US stocks closed in the red Monday as Wall Street hoped for US Federal Reserve and European Central Bank stimulus action this week and awaited a report on the July jobs market.
After two big euro-driven rallies late last week, the major indices struggled to maintain modest gains in markets lacking a catalyst.
The Dow Jones Industrial Average finished the session at 13,073.01, drifting down 2.65 points (0.02 percent).
The S&P 500 slipped 0.67 point (0.05 percent) to 1,385.30 and the Nasdaq shed 12.25 (0.41 percent) to 2,945.84.
"The market focus is on squarely on the Fed's policy meeting on Wednesday and a European Central Bank meeting on Thursday," said Dick Green at Briefing.com.
"Equity market participants are hoping for central bank action that will decrease economic risk, increase liquidity, and in theory therefore boost stock prices."
The Fed's Federal Open Market Committee opens a two-day meeting Tuesday. The government reported Friday the economy slowed in the second quarter, to growth of 1.5 percent from 2.0 percent in the first quarter.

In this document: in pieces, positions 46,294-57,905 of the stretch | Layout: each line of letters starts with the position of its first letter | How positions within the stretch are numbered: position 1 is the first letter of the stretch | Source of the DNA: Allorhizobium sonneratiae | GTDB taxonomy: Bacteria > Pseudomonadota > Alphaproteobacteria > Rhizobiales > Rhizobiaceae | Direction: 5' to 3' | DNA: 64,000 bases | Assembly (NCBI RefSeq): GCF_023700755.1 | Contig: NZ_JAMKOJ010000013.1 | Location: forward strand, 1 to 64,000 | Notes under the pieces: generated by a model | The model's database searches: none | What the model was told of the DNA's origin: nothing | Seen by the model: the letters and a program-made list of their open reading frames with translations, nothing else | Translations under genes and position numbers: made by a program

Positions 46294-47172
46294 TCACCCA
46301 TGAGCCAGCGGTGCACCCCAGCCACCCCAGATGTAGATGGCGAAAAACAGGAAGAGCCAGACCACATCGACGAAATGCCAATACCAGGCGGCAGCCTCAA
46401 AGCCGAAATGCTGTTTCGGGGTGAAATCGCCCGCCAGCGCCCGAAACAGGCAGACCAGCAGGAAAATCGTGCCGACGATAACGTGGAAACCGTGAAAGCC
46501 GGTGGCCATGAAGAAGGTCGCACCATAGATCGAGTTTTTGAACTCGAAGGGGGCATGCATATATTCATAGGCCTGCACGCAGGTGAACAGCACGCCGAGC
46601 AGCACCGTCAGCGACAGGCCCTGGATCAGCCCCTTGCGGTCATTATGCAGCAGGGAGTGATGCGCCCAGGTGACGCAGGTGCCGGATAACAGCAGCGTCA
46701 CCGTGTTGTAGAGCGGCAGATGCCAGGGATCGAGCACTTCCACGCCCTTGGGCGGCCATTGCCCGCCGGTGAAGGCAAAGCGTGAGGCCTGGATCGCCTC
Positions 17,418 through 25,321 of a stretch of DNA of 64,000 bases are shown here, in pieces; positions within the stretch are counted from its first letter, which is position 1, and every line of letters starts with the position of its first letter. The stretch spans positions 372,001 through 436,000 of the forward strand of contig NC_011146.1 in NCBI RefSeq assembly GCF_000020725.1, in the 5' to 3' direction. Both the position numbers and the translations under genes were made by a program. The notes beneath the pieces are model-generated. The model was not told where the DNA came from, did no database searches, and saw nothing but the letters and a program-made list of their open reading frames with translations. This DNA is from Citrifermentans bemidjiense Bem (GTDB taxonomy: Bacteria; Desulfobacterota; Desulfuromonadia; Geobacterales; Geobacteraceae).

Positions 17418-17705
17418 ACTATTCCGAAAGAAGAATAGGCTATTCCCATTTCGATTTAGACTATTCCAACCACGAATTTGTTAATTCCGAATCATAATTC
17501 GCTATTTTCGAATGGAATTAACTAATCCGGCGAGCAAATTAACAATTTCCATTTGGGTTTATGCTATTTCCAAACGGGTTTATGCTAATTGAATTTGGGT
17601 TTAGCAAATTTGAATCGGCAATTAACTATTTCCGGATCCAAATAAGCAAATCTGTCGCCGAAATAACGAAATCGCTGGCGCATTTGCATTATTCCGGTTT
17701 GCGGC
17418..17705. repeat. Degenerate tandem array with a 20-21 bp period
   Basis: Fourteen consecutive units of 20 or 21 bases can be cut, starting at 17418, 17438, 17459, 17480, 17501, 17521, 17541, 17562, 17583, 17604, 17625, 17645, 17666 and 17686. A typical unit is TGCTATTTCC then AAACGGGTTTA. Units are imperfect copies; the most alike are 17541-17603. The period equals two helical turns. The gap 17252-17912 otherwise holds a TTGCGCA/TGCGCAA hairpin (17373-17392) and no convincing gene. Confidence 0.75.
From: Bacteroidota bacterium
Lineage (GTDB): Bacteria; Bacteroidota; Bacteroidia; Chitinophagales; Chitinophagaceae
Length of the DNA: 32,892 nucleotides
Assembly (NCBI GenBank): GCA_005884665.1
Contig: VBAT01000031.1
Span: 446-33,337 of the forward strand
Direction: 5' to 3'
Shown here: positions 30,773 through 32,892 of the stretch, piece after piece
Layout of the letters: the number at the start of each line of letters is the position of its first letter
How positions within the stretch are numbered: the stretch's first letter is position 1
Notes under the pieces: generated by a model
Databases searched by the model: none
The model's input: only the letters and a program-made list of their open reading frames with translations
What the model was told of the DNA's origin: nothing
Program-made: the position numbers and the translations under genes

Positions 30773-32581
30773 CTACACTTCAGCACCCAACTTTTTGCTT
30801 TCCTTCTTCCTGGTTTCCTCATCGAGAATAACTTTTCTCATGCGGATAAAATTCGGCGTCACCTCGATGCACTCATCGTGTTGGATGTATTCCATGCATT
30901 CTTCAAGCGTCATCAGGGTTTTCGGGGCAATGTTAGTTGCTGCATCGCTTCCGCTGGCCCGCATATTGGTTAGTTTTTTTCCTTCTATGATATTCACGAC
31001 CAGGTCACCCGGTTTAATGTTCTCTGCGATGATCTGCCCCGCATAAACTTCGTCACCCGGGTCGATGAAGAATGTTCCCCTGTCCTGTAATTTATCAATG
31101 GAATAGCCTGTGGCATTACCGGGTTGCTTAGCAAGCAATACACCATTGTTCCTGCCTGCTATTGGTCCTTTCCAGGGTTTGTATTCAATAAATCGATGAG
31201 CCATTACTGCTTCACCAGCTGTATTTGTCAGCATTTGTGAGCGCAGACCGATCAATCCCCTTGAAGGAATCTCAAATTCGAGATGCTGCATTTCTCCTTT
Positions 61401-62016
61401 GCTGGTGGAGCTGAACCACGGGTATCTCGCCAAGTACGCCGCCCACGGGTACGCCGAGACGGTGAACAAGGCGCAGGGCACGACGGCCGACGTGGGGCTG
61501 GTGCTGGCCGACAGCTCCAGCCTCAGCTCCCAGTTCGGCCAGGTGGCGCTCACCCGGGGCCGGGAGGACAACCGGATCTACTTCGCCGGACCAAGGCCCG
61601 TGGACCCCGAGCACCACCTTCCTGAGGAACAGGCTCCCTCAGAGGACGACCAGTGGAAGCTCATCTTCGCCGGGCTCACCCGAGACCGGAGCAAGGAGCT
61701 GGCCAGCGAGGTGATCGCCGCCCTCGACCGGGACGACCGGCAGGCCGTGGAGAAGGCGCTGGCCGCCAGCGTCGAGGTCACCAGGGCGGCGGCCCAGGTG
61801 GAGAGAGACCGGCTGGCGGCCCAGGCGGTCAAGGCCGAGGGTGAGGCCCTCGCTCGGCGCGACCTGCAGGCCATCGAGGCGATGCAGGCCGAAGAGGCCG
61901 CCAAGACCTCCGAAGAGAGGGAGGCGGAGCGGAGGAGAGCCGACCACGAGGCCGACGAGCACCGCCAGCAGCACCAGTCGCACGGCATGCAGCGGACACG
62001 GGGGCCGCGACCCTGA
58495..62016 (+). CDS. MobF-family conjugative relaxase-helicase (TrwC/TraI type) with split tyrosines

Investors also were looking ahead to the government's July jobs report on Friday, expected to show unemployment remained stuck at 8.2 percent from June and weak job growth.
There were no major US economic releases on the calendar.
Financials were under pressure. JPMorgan Chase led the Dow lower, tumbling 2.3 percent, and Bank of America and Citigroup each fell 0.6 percent
Fellow Dow member Hewlett-Packard shed 1.8 percent.
Coca-Cola was the biggest blue-chip gainer, up 1.4 percent.
Engineering merger news was in focus. Energy infrastructure-focused Chicago Bridge & Iron has agreed to acquire The Shaw Group, a global services provider, in a $3 billion deal. CBI shares plunged 14.2 percent and Shaw soared 55.5 percent.
Dow member AT&T edged up 0.8 percent after announcing late Friday it would repurchase up to 300 shares, representing about 5.0 percent of its outstanding shares outstanding.
Apple added 1.7 percent. Jury selection began in a blockbuster patent trial pitting the California technology titan against South Korea's Samsung.
Boeing dropped 0.9 percent after reporting an "engine issue" hit a test flight of the 787 Dreamliner in South Carolina on Saturday.
US stocks closed out last week with two days of rallies that left the Dow above 13,000 Friday for the first time since May.
Bond prices leaped. The 10-year Treasury yield dropped to 1.50 percent from 1.56 percent Friday, while the 30-year fell to 2.58 percent from 2.64 percent. Bond yields move inversely to prices.